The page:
In the very center of the Alps, at an altitude of almost 2.5 km, on the Bolshoy Saint Bernard Pass there is a shelter.
For many centuries the pass served as a sort of watershed between the Mediterranean and the countries of Central and Northern Europe. Amphitheater of mountains of unprecedented beauty with icy jagged peaks.
Due to the special location on the Bolshoy Saint Bernard Pass, cold winds are raging all year round, making these places practically uninhabitable. At least in the form we are used to.
For hundreds of centuries, the legend of the Saint Bernard dogs, sacred dogs about which children all over the world learn from school textbooks. St. Bernard is undoubtedly the most famous breed of dogs, which for centuries has faithfully served man.
The most reliable hypothesis about the history of the origin of St. Bernard He considers this huge alpine dog to be the descendant of the Giant Tibetan Mastino, from which all large mountain dogs originate, as well as fighting dog breeds. His first image (a bas-relief depicting a slave leading a huge dog on a leash), kept in the British Museum, dates back to 850 BC.
The impressive size of a dog can be judged by the fact that its head is at the level of a person’s shoulder. The constitution, the backbone, the musculature of the dog speak of its remarkable strength, which is a distinctive feature of modern St. Bernard. Most likely, Aristotle described this dog as “a watchdog of extraordinary power”. And Marco Polo described her as “a dog the size of a donkey and in everything resembling a lion, and roaring and physique”. The Romans used these dogs to protect herds and in fights with wild animals. In the Alps, they got along with the legions during the campaigns of Alexander the Great.
Pursuing the rescue of people in the mountains, the monks of the shelter tried to use for this purpose the most varied breeds of dogs, but given the particularly complex nature of this activity, which implies special strength and endurance, they finally settled on large dogs that were bred by residents of the Swiss valley. Initially, dogs were used to protect the shelter from robbers and wolves, but over time they began to be involved in the rescue work, which constitutes the main activity of the monks of Greater St. Bernard.
It was the monks, engaged in breeding dogs by crossing related individuals, that were able to preserve and consolidate such characteristics as - great growth, physical strength - the qualities most needed to save people in the mountains. The rescue work conducted by the monastery reached its peak between 1795 and 1851, when amongst other dogs St. Bernard Barry I was particularly famous - the most famous rescue dog in history, having saved life from 1800-1812 to at least 44 people. In honor of the merits in Paris, St. Bernard Barry erected a monument.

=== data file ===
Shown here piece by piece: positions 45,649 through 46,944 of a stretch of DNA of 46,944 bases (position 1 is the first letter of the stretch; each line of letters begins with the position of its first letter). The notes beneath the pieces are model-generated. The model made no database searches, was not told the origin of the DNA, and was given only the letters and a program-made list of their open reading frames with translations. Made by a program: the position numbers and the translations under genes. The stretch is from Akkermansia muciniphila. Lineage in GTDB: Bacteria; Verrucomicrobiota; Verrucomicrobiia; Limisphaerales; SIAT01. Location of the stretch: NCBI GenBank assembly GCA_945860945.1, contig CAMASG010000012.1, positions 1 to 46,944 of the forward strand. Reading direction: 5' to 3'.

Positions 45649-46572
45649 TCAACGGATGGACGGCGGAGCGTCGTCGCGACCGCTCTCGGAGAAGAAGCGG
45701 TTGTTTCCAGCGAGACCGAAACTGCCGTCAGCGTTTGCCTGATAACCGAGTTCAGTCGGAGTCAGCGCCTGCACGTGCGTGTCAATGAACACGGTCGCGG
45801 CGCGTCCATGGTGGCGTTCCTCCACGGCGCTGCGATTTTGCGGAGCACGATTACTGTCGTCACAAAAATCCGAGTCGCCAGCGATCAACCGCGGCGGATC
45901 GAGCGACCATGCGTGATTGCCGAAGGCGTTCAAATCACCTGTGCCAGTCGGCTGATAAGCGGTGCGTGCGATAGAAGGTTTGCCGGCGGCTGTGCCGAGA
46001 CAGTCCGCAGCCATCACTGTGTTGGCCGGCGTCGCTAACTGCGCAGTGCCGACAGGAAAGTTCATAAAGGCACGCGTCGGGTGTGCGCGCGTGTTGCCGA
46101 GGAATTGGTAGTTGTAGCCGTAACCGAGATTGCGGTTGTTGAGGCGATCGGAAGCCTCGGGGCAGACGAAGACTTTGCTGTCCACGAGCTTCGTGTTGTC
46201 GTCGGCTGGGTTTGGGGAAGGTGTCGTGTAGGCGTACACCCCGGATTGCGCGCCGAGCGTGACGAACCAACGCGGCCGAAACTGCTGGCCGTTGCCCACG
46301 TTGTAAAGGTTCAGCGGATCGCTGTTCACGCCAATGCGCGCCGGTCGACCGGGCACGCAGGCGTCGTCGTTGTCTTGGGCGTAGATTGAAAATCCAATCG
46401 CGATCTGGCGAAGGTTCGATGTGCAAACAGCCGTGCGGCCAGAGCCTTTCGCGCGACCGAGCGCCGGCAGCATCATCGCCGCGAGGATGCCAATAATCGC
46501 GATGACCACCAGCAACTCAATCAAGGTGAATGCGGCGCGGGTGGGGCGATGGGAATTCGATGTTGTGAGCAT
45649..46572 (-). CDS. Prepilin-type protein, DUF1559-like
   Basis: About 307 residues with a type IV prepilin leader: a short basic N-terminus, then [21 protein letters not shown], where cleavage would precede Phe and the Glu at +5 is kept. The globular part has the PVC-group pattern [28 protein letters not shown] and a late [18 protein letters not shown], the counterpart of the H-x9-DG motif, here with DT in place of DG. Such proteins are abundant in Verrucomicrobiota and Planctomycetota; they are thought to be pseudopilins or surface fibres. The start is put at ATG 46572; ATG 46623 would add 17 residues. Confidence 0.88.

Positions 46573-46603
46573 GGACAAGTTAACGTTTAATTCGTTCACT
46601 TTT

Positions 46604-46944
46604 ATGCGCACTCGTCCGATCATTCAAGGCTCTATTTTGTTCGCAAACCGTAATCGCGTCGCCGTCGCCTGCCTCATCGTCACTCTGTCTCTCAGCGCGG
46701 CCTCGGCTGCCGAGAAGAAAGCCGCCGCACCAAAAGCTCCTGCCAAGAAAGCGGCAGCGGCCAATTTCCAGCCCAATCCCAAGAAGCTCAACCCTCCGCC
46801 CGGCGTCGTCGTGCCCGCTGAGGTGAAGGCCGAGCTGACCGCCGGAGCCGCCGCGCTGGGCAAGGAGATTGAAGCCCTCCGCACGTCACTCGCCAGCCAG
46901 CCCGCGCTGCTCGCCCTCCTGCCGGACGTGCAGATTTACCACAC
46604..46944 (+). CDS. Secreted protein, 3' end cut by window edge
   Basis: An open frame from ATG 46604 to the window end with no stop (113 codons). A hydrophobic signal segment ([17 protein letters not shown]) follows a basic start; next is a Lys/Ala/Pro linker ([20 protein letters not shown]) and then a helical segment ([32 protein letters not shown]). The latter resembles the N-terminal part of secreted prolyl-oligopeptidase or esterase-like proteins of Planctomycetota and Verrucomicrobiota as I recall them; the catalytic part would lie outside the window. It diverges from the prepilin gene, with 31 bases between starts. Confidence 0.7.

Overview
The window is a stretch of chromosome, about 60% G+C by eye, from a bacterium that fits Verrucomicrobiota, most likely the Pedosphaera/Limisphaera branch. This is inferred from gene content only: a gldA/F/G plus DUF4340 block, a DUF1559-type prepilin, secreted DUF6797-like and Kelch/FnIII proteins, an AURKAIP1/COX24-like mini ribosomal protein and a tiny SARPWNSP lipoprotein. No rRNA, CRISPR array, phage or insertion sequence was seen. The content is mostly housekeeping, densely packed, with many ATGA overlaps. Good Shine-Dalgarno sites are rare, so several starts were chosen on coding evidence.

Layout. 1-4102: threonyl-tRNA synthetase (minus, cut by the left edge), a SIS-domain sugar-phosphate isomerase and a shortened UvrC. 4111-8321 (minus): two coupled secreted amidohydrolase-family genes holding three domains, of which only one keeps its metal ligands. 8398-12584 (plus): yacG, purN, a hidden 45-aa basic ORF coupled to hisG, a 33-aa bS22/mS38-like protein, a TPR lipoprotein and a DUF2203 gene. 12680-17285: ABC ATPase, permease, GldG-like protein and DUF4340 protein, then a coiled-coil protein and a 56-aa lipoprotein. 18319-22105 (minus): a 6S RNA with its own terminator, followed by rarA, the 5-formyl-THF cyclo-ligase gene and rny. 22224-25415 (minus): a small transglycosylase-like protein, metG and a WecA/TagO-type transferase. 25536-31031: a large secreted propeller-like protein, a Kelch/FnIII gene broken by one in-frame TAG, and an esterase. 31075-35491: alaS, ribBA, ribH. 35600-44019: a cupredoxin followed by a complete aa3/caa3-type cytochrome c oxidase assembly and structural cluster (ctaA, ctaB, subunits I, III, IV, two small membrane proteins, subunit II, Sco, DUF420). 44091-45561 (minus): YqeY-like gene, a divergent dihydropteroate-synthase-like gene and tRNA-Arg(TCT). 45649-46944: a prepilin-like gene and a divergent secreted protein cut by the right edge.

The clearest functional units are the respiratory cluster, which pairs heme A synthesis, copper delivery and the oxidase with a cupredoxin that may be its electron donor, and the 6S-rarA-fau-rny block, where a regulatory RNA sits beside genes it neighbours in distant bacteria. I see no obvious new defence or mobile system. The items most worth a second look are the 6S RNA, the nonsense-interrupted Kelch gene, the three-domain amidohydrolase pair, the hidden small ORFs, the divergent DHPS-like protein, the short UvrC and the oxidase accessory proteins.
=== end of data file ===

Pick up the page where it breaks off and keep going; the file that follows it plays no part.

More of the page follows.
History breeding St. Bernards outside the orphanage begins with the name of the Swiss dog breeder Schumacher, who grew up on many individuals, taking the old Barry as the standard. The morphological portrait of St. Bernard, which almost coincides with the present, was approved at a congress of dog handlers in Zurich in 1887 (although the name “Saint Bernard” was officially fixed 7 years before - in 1880). This date symbolizes the official entrance of St. Bernard into the world of organized dog breeding and dog shows, which were first held in England in the middle of the last century and spread from there throughout Europe.
Thus, the British merit the fact that they became the first true propagandists of this breed. Without their efforts, the St. Bernard breed probably did not receive further development. Since this time, both in Switzerland and in Germany, a number of outstanding dog breeders have appeared, whose work has had a significant impact on the development of the breed. Beginning in the twenties, the “golden age” of the Saint Bernards in Europe began, which lasted more than 20 years.